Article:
A new book has revealed the best way to communicate with extraterrestrial life. This method is based on the idea that extraterrestrials are like humans.

For years, humans have been trying to establish contact with extraterrestrial life by sending messages into space. Many of these messages contained symbols and mathematical equations. The idea behind these kinds of messages is to first teach extraterrestrials about numeral symbols before moving to alphabets.

However, the book “Extraterrestrial Languages,” published by The MIT Press, revealed that it might be more effective if humans send simple messages that contain basic phrases instead of mathematical codes and equations.  

According to the book’s author Daniel Oberhaus, his proposal is based on the idea that like humans, extraterrestrials also have a language of their own. Also, like humans, extraterrestrials are widely interested in scientific and technological discoveries such as artificial intelligence.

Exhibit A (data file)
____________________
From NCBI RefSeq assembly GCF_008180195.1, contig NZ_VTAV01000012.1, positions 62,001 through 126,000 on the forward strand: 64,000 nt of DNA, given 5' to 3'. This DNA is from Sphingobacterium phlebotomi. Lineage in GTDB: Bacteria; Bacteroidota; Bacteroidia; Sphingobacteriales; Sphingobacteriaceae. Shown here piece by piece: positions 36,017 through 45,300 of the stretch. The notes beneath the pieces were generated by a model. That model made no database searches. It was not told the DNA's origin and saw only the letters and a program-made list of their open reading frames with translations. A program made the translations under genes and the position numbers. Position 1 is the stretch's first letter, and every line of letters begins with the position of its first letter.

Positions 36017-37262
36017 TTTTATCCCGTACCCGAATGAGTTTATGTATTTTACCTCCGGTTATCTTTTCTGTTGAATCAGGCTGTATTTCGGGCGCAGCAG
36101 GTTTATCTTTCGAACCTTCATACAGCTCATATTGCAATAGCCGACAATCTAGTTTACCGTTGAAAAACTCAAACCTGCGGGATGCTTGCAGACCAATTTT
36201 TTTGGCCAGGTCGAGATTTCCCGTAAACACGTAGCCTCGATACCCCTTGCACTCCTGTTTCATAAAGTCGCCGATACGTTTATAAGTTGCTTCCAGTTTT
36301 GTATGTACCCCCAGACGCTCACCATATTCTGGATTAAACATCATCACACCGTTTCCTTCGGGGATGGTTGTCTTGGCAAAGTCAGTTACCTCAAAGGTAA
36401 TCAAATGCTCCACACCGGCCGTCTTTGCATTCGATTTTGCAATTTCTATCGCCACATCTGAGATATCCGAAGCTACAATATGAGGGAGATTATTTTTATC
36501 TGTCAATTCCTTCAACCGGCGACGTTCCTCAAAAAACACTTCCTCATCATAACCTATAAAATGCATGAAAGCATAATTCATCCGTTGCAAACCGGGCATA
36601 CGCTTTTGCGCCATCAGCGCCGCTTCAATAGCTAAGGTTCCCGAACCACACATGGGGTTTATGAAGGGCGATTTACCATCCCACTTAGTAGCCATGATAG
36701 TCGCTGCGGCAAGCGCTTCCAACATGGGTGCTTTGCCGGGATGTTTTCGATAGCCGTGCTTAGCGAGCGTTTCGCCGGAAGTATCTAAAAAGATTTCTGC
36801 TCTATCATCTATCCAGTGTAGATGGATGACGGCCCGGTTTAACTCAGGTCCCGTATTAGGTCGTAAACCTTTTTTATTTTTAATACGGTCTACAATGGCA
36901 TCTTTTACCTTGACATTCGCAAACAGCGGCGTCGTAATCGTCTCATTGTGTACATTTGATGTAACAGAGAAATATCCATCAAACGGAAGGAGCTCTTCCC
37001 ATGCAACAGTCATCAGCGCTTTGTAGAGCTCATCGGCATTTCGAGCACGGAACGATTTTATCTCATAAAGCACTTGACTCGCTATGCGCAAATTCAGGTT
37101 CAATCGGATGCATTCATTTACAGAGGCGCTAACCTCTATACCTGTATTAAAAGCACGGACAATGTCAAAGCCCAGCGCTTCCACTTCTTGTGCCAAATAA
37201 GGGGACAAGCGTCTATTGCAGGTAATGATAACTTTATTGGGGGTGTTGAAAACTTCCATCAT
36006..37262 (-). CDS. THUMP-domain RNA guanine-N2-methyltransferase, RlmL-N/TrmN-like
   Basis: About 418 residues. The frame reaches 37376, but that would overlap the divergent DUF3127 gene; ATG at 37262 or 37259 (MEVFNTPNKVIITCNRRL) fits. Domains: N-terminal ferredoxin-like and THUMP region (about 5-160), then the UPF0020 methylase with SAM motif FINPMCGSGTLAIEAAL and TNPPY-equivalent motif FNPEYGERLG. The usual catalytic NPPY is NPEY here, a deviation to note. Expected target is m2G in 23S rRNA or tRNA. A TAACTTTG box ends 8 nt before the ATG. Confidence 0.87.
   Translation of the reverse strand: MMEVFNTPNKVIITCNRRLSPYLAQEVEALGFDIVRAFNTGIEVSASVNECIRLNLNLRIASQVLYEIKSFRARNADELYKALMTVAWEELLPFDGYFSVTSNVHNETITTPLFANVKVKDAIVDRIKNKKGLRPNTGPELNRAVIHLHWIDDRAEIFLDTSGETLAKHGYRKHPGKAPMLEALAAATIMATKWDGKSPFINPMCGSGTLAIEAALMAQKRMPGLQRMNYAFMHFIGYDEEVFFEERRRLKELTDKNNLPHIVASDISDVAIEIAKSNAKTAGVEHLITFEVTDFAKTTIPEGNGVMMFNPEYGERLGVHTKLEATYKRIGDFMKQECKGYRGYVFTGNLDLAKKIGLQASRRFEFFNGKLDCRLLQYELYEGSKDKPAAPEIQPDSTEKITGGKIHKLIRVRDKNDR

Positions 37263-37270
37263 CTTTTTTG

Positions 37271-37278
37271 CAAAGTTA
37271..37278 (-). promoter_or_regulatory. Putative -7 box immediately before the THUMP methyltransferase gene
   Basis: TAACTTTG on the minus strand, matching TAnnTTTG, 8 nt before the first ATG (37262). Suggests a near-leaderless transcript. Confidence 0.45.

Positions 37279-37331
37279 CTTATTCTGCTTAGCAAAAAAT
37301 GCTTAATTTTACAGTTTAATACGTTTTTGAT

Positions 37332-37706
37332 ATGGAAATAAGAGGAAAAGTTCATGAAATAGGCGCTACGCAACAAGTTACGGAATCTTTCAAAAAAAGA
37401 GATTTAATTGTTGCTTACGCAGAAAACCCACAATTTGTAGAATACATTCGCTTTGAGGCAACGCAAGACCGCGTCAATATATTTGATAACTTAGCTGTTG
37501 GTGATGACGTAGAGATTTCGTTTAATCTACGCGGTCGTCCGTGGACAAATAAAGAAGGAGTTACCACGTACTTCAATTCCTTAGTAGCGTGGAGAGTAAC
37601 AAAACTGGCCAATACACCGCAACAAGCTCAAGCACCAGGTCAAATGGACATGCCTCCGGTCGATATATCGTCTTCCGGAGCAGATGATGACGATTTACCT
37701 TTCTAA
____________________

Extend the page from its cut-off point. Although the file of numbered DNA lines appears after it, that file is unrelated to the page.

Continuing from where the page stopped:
Although it would be easy to assume that extraterrestrials have their own set of languages, it does not automatically mean that their language follows the same grammatical structure and hierarchy as ours. This means that even if stable contact has been established, misunderstandings might still happen due to the differences between the two languages.

As a practical solution, the book suggested sending a comprehensive text explaining the natural language of humans, such as an encyclopedia. This would provide extraterrestrials with a basic idea of the words and phrases that humans use.

If extraterrestrials have already perfected artificial intelligence, they can use it in order to decipher the entire text in order to teach themselves how to use our own language.

“The best way to communicate large amounts of information may not be painstakingly designing artificial languages from scratch, but sending a large corpus of natural language text, such as an encyclopedia,” Oberhaus wrote in a post to Wired.

“This is how we train natural language algorithms on Earth, which tease out the rules of human language by statistically analyzing large collections of text,” he continued. “If ET has developed its own AI, it could potentially decipher the structure of a natural language message.”